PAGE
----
Secretary of State George P. Shultz's first personal foray into the maelstrom of Middle East politics has ended without a clear notion of whether he will achieve his major objective: withdrawal of Israeli, Syrian and Palestine Liberation Organization forces from Lebanon.

U.S. officials believe it will probably be several weeks, if not months, before Syrian President Hafez Assad decides whether to extend the cooperation that will determine the success or failure of the Israeli-Lebanese peace agreement worked out through Shultz's mediation.

Nevertheless, Shultz's 2 1/2 weeks of shuttle diplomacy affected U.S. policy in the region in several ways that may prove profoundly important.

Most immediately, the trip produced major changes in the nature and intensity of the Reagan administration's relations with Israel and Lebanon.

Moreover, as the effort to pursue the withdrawal accord continues, there could be significant shifts in the nature of U.S. dealings with Syria.

In terms of relations with Washington, the biggest immediate winner was Israel.

By bowing to Shultz's arguments and agreeing to his Lebanon withdrawal plan, the Israelis wiped away the severe tensions that had existed between Washington and Jerusalem for the last year.

Only six weeks ago, the United States and Israel appeared to be on a collision course over two issues that had the potential of tearing apart the 35-year-old fabric of their special relationship.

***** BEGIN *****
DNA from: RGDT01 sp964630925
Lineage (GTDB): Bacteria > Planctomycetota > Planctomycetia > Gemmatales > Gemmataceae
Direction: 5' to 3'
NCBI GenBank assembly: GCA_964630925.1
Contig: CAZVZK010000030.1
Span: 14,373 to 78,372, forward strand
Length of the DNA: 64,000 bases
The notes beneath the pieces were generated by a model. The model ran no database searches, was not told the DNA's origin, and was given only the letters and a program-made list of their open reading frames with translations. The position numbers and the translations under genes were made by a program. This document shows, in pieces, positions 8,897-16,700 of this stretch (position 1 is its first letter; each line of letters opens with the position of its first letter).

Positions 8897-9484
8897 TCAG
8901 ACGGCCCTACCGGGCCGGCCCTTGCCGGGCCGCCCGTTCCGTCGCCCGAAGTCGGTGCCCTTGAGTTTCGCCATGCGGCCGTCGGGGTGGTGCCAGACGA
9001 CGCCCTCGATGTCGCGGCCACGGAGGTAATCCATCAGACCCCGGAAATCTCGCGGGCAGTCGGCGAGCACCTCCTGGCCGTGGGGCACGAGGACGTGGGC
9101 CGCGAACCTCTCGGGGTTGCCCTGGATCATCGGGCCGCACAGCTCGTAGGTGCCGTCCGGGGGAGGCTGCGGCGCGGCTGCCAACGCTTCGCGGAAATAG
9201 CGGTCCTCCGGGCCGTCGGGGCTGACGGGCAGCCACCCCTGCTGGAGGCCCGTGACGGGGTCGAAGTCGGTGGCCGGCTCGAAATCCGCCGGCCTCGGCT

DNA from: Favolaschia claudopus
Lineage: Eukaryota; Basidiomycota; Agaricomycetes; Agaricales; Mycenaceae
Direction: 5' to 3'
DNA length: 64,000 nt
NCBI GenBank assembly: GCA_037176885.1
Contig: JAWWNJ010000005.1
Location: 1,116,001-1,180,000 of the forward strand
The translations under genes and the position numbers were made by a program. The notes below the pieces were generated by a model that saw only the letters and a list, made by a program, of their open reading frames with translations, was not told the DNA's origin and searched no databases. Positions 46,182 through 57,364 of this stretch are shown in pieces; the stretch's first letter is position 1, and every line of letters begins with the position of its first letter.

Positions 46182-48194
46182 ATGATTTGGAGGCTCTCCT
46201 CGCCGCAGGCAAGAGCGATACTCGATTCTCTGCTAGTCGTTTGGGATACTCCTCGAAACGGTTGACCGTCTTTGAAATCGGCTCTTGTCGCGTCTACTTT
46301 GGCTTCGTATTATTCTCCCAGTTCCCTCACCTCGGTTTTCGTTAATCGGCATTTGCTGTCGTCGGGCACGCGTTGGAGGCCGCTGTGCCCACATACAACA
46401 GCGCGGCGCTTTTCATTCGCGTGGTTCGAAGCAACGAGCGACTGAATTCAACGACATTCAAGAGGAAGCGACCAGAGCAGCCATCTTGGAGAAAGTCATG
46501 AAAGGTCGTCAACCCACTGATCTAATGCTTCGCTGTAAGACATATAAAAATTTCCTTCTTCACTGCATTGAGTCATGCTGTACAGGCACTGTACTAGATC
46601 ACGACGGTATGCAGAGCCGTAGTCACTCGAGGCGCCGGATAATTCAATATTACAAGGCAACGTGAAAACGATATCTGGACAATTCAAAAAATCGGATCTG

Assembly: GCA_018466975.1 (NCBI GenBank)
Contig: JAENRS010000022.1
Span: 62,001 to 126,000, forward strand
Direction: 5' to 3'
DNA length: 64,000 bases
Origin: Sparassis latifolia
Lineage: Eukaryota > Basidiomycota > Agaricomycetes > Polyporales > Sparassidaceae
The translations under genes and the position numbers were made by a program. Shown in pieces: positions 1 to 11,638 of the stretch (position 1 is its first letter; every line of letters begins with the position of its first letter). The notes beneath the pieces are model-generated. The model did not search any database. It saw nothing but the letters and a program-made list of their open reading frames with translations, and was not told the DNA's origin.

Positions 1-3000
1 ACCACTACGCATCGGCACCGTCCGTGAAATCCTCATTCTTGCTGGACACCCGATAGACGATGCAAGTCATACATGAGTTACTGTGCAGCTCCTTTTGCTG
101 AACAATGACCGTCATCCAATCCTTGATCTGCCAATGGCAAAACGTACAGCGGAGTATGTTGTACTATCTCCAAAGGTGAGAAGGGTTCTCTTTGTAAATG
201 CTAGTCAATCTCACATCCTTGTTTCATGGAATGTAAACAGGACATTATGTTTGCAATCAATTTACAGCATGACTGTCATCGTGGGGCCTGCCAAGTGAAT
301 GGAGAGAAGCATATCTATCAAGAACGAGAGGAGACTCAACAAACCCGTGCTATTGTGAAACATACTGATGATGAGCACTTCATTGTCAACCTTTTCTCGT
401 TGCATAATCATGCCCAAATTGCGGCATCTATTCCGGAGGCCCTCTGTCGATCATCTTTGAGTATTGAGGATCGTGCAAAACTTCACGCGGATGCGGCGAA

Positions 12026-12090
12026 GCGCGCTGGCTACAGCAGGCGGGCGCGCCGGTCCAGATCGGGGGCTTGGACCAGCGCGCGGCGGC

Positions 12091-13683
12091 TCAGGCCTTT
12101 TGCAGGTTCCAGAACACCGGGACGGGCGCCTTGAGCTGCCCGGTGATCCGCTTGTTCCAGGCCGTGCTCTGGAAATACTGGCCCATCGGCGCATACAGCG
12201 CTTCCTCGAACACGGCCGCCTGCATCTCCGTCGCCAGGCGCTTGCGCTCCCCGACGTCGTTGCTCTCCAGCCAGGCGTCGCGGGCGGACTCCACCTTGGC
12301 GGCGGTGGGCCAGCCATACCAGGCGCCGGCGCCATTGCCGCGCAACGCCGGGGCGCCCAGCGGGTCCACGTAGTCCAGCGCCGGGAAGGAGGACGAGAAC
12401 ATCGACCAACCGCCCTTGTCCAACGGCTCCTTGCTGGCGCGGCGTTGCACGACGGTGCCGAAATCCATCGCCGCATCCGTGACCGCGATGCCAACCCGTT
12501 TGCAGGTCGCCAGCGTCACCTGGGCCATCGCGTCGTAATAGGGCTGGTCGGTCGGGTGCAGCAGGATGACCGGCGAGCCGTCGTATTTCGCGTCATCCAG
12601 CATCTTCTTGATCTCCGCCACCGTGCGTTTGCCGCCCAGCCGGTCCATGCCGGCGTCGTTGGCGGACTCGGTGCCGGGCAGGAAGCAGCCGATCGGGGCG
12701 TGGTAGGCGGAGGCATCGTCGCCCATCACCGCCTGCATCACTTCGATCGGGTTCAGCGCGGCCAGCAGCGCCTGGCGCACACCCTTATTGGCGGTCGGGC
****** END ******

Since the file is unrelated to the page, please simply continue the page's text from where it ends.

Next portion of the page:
One involved Israeli Prime Minister Menachem Begin's dogged resistance to President Reagan's Mideast peace initiative, which he announced last Sept. 1, and which called for Israel to give its occupied Arab territories independence "in association with Jordan."

The other stemmed from Reagan's increasingly visible frustration over Israel's delay in removing its forces from Lebanon.

Both issues have been neutralized, at least for the immediate future, and, as so often in the past, the reasons are due less to Israeli flexibility than to the continuing tensions and rivalries that divide the Arab nations.

First, the Reagan initiative became bogged down in the failure of Jordan's King Hussein to win permission from the PLO to represent the Palestinians in any expanded negotiations with Israel. As long as Hussein lacks a green light from the PLO, and there is no sign that he is likely to get one, the United States will be frustrated from moving to the next stage of trying to pressure Israel into negotiations based on the Reagan plan.